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Administrative data

Link to relevant study record(s)

Description of key information

Short description of key information on bioaccumulation potential result: 
Repeated inhalation of aluminium oxide may lead to significant accumulation of Al in the lung. Because of low solubility inhaled aluminium species do not transfer from the lungs to the systemic circulation at high level. In some extent, translocation to the brain, kidneys and bones are observed.
Short description of key information on absorption rate:
According to the read-across with the aluminium chlorhydrate, aluminium will not cross the dermal barrier and reach the systemic circulation.

Key value for chemical safety assessment

Bioaccumulation potential:
low bioaccumulation potential
Absorption rate - dermal (%):
0.01

Additional information

According to the available documents on the solubility of the aluminate cements, the substance, mainly composed of CA and C12A7 phases (where C=CaO, A=Al2O3), rapidly forms inert hydrated phases in water and the main substance found in the aqueous medium at the time of maximum solubility (before recombining) is aluminium hydroxide. Thus it is considered that the only substance that can exert a potential biological activity is aluminium hydroxide.

Repeated inhalation of aluminium oxide may lead to significant accumulation of Al in the lung. Because of low solubility inhaled aluminium species do not transfer from the lungs to the systemic circulation at high level. In some extent, translocation to the brain, kidneys and bones are observed.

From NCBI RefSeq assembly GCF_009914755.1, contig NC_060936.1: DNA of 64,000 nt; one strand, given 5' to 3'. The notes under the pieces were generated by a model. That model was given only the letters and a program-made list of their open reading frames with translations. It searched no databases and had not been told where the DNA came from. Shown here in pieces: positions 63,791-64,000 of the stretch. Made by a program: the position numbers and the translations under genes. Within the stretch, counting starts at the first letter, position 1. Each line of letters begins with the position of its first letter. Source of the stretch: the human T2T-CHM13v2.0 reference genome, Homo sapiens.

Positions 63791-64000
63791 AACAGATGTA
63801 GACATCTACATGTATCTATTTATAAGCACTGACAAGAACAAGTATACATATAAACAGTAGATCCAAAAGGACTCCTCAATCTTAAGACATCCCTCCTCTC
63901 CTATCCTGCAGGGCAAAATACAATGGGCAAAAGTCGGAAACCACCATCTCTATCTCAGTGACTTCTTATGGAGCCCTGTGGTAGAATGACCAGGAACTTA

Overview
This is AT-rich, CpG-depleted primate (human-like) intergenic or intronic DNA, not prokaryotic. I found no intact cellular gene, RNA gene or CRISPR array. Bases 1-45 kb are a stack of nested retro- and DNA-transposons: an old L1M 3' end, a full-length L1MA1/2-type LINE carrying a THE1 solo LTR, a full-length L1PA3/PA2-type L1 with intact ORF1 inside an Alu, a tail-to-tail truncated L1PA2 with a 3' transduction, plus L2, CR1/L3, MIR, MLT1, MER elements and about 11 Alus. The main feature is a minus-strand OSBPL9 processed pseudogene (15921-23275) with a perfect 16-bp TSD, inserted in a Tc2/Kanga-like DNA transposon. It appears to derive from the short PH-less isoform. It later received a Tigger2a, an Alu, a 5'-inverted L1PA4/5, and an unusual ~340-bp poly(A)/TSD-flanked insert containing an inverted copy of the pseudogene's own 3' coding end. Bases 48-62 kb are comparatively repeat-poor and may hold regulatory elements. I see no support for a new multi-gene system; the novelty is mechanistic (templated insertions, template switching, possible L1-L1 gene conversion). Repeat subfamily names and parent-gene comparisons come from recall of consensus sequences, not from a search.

According to the read-across with the aluminium chlorhydrate, aluminium will not cross the dermal barrier and reach the systemic circulation.

Discussion on bioaccumulation potential result:

According to Schlesinger (2000), repeated weekly intratracheal instillations of alumina (MMAD=1.2 µm) to Sprague-Dawley rats for 20 weeks at a dose of 1 mg alumina/kg body weight led to significant accumulation of Al in the lung. No significant clearance of Al from the lung occurred during the 19-week post-exposure period. Since no changes in Al levels in extrapulmonary organs of exposed animals were observed over the course of the study, under the experimental conditions the systemic uptake of Al from the lungs does not exceed the clearance capacity of the kidneys. Since Al levels in blood and urine were not measured, the systemic absorption cannot be estimated although the results of the study suggest that uptake was likely to have been low.

According to McAughey (1998) ,the results of this study indicate that, because of low solubility, inhaled aluminium oxide does not effectively transfer from the lungs to the systemic circulation.

According to Rollin (1991), inhalation of Al2O3 eight hours a day five days a week for five months by New Zealand white rabbits led to significant accumulation of Al in the lung, and its translocation to the brain and bone.

Discussion on absorption rate:

According to Flarend (2001), aluminium is absorbed into the systemic circulation on single application with occlusion of aluminium chlorohydrate to underarms. Based on urine measurements, 0.01% of the applied aluminium was absorbed showing that aluminium does not cross the dermal barrier effectively.